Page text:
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Life is too short for some penny-pinching ideas I’ve heard

PUBLISHED: 11:00 09 April 2017 | UPDATED: 15:11 10 April 2017

Asking visitors to bring their own teabags has nothing to do with the spirit of thriftiness, says Sheena Grant. It's just mean-spirited.

Asking visitors to bring their own teabags has nothing to do with the spirit of thriftiness, says Sheena Grant. It's just mean-spirited.

Archant

In my quest to live life a little less wastefully, I’m always on the lookout for inspiration from others, writes Sheena Grant.

Thriftiness is a way of life that requires imagination, determination and resolve if you’re to succeed in rejecting the pervasive promotion of ever-more consumption.

But whether it’s cutting the cost of energy, eating, shopping or leisure time, I always work on the proviso that self-reliance and a concern for using the planet’s resources wisely and sparingly should enrich your life rather than diminish it.

This might mean going for a walk on a starry night, putting a whelk shell to your ear to listen to the sea as you did in childhood or taking a moment to savour the feel of the sun on your face in spring time rather than spending your weekends in a crowded shopping centre, racking up credit card debt and becoming ever more dissatisfied at all the things you can’t afford.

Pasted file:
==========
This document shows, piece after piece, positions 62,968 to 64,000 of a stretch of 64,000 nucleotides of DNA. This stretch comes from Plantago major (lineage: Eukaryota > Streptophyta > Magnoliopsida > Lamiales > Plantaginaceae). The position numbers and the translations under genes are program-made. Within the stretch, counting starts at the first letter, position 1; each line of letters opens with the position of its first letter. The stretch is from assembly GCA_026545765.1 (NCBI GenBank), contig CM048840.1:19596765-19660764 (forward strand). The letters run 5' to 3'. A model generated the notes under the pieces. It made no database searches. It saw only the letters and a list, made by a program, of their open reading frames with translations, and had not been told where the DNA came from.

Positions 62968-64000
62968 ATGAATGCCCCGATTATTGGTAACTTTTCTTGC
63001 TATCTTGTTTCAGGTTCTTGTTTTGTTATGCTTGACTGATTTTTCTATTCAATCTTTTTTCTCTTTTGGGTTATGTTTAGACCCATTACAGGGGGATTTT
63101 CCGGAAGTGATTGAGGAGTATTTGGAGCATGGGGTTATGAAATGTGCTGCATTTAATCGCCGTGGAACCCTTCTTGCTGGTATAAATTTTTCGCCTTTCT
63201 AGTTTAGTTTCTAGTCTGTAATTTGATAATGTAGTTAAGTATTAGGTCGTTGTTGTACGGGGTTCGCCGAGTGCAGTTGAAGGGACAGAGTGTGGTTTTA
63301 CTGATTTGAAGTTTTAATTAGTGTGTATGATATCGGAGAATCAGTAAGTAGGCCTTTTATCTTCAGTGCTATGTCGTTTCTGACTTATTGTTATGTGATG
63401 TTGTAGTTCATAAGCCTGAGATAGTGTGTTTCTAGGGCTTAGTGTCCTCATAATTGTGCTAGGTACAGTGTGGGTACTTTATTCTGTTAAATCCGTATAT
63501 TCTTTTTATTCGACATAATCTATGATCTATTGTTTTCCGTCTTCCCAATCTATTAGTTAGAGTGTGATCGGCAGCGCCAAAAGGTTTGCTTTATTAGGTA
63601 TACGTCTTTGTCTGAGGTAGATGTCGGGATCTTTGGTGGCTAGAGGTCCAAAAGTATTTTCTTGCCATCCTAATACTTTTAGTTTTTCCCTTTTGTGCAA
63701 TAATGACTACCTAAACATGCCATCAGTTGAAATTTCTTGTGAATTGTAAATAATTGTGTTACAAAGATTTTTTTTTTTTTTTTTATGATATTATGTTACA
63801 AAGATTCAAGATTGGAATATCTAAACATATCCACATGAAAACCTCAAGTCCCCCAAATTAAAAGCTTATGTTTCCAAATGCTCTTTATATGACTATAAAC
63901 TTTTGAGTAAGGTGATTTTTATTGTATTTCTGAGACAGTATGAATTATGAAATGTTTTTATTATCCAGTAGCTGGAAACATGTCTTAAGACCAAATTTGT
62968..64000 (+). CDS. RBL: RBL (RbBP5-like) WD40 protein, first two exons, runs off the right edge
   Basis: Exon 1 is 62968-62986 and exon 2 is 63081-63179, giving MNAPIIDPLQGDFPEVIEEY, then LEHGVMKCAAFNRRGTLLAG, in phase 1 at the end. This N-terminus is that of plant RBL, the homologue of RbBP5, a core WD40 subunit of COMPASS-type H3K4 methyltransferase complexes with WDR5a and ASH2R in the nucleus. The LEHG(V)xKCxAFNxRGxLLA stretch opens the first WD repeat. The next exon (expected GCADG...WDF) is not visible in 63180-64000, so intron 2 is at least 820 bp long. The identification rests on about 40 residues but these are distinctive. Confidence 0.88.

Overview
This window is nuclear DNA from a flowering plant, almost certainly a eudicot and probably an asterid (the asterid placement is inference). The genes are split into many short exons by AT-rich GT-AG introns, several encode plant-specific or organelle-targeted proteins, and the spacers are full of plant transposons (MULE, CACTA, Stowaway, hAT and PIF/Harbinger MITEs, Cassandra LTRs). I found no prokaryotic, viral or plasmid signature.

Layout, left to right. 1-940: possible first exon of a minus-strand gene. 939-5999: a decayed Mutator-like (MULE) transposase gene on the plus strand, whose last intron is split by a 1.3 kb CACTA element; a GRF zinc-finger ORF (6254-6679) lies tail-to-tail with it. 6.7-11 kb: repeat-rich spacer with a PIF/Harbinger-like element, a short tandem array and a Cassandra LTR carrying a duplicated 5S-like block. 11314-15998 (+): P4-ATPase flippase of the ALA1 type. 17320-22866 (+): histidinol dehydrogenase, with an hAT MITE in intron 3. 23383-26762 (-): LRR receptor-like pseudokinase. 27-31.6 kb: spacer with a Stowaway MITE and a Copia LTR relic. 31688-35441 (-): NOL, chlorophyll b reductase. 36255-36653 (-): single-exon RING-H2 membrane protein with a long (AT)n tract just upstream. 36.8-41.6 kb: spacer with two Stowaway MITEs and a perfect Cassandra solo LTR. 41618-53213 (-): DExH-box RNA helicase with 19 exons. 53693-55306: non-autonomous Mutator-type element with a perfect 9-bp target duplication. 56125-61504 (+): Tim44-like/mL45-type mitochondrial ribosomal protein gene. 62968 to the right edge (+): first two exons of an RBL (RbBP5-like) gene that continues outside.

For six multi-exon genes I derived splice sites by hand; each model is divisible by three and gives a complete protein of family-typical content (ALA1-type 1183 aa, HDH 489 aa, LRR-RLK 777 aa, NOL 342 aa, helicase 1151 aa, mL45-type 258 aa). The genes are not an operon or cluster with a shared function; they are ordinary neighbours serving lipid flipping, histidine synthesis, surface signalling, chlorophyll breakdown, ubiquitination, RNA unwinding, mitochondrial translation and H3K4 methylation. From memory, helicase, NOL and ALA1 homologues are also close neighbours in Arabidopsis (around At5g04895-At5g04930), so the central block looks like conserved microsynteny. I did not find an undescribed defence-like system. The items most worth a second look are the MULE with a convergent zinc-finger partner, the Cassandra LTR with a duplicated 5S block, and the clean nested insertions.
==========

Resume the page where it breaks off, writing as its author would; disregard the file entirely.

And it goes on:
It could also mean collecting free firewood from the countryside to burn in a stove or open fire instead of using costly central heating, being creative by upcycling charity shop clothes to create something truly unique or just enjoying spending time with loved ones and friends.

But there are also plenty of things that, for me, thriftiness should never mean.

This week, I want to share with you some of the penny-pinching ideas I’ve read from other thrifty souls but rejected on the grounds that life is too short for such discomfort. If I had wanted to live a life of desolate asceticism I would have donned a hair shirt and gone to inhabit a cave on a rocky outcrop north of Shetland.

Here they are, in all their unadulterated misery:

• Discourage visitors - if you wear extra layers rather than putting the heating on they won’t come and that saves money.

• If people do call, get them to bring their own tea bags.

• Only have one light on in the house at any one time. Carry a wind-up torch from room to room and to light your way to the bathroom at night.

• Learn to write in small handwriting to save ink.

• Only brush your teeth with toothpaste once a day. Use just water and a toothbrush at any other times.

• Eat your dinner straight out of the pan to save on washing-up liquid and hot water.

• Give up using shampoo and just wash your hair in water instead.

• Don’t buy toilet paper - keep a water pistol in the bathroom and use it to freshen up after a visit to the loo.

Each to their own in everything, including thriftiness, but to me all of the above are no way to live and have nothing to do with the open, creative and vibrant spirit of thriftiness. Many of them are just mean-spirited.

However, there is one way in which they do serve a very valuable purpose. Reading about them gave me one of life’s most vital and thrifty pleasures - laughter. I hope they make you smile too.

Share your tips via email or Tweet using #ThriftyLiving.

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